Fiber: The Digestive Super Food
Most nutritionists agree, there is simply not enough fiber in the Western diet. Unfortunately, the majority of Americans most commonly eat foods associated with a Western diet. People who do not eat enough fiber are more likely to have trouble with constipation, hemorrhoids, high blood pressure, type 2 diabetes, cardiovascular disease, cancer and obesity.
What Do We Need?
Adults should consume between 18 and 35 grams of fiber per day. Most of these grams of fiber come in the way of vegetables and fruit; however, people underestimate how much fiber whole grains can offer as well. For instance, good quality whole grain bread can have upwards of five grams of fiber per slice. Some types of cereal have a similar amount.
Types of Fiber
There are two forms of fiber: soluble and insoluble. Both pass through the intestines undigested and both accomplish the same purpose; however, they are different in composition and how they react within the digestive system.
Soluble fiber becomes a gooey substance when it dissolves in water. Foods that have this gooey texture when they’re submerged in water indicate that they have soluble fiber, such as oatmeal. Other soluble fiber-rich foods include beans and fruit.
Soluble fiber is helpful in reducing cholesterol levels. Soluble fibers attach to cholesterol particles and carry them out of the body before they make their way into the circulatory system. This is what makes oatmeal healthy for the heart. It also helps prevent type 2 diabetes and keeps it manageable for those who already have type 2 diabetes.
Soluble fiber makes fecal matter softer and allows it to pass more easily. Insoluble fiber passes easily too, but it is drier in composition. Both forms of fiber help to ease hemorrhoids, as hemorrhoids can be caused by excessive straining while having a bowel movement.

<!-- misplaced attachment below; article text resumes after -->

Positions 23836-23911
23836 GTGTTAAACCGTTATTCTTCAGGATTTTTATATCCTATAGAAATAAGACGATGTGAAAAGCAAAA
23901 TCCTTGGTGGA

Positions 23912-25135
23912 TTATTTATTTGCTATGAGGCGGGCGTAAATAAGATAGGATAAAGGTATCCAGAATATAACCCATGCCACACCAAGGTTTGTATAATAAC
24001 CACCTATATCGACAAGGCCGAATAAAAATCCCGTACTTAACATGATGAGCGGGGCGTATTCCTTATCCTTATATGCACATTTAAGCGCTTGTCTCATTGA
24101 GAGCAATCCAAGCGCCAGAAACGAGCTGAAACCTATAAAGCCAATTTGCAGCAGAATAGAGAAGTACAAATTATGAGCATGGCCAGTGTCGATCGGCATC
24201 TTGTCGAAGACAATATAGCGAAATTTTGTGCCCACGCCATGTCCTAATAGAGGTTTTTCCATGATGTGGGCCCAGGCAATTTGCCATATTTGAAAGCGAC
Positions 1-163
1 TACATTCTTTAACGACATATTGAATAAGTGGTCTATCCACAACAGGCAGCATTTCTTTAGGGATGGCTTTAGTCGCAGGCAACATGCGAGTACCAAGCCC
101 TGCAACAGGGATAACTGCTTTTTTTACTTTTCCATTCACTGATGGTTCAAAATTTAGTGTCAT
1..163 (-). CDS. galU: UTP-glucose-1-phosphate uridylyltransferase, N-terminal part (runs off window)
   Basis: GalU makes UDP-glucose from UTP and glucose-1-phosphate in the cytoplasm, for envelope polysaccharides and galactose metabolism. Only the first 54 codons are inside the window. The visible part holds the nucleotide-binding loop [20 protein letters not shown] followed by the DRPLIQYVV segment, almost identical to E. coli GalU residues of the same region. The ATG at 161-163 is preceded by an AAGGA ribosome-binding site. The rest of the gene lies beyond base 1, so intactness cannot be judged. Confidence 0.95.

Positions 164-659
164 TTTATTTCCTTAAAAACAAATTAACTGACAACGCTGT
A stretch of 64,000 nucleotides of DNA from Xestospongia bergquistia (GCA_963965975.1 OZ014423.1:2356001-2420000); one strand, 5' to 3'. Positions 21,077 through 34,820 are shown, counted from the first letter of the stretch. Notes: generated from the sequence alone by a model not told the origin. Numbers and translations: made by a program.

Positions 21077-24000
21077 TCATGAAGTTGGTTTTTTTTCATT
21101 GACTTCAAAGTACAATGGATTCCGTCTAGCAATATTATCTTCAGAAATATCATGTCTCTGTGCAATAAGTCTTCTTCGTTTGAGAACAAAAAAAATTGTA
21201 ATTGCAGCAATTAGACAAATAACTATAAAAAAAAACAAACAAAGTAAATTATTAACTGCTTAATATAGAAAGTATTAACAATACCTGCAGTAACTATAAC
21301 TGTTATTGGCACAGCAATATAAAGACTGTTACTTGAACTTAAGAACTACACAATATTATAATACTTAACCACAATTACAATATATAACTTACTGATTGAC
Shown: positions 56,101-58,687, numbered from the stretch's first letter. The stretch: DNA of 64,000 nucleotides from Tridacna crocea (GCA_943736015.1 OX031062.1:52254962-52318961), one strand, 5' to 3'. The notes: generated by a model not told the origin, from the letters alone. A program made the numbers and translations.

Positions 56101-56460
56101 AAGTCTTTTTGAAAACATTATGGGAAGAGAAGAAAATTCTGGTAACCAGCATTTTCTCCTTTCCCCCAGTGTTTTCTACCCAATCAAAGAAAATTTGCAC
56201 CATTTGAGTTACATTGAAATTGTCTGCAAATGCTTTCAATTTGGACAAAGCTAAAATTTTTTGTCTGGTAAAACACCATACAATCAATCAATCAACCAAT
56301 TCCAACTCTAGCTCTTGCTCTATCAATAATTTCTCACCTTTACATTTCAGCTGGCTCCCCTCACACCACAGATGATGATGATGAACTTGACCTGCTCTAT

Insoluble fiber does not dissolve in water. Insoluble fiber is, basically, plant fibers that do not break down in the digestive tract. These plant fibers, in essence, clean the intestinal walls by gently scraping the walls of fecal matter buildup which makes fiber an excellent solution to avoid constipation. Insoluble fiber can be found in brown rice, rye, wheat and vegetables.
How Fiber Works
Both types of fiber work by reducing fecal, or mucoid, plaque in the intestines to help the body to better absorb nutrients from digested food. Blockage in the intestines can cause a higher amount of toxicity in the blood as well. Eating fiber helps to avoid this issue, which creates a greater amount of energy in the body, and clearer skin as well.
Fiber As a Carb
Nutrition labels do not list the type of fiber you’re eating. Both types of fiber are carbohydrates, but they aren’t broken down and absorbed by the bloodstream. Therefore, fiber doesn’t cause insulin spikes. This is the reason that protein diets tell people to count their “net carbohydrates” rather than their total carbohydrate intake; grams of fiber are subtracted from the total amount of carbohydrates to get the sum of net carbohydrates.
Remember: Just Add Water
It’s important to drink an adequate amount of water while having either soluble or insoluble fiber. Having either type of fiber without adequate water intake will not be beneficial. Soluble fiber bulks up in water, so water is needed in order for it to work. Insoluble fiber does not absorb water, however, insoluble fiber traps water in its content and moves easier through the digestive system. It is recommended that a person drink 64 ounces of water, at least, while consuming the proper amount of fiber.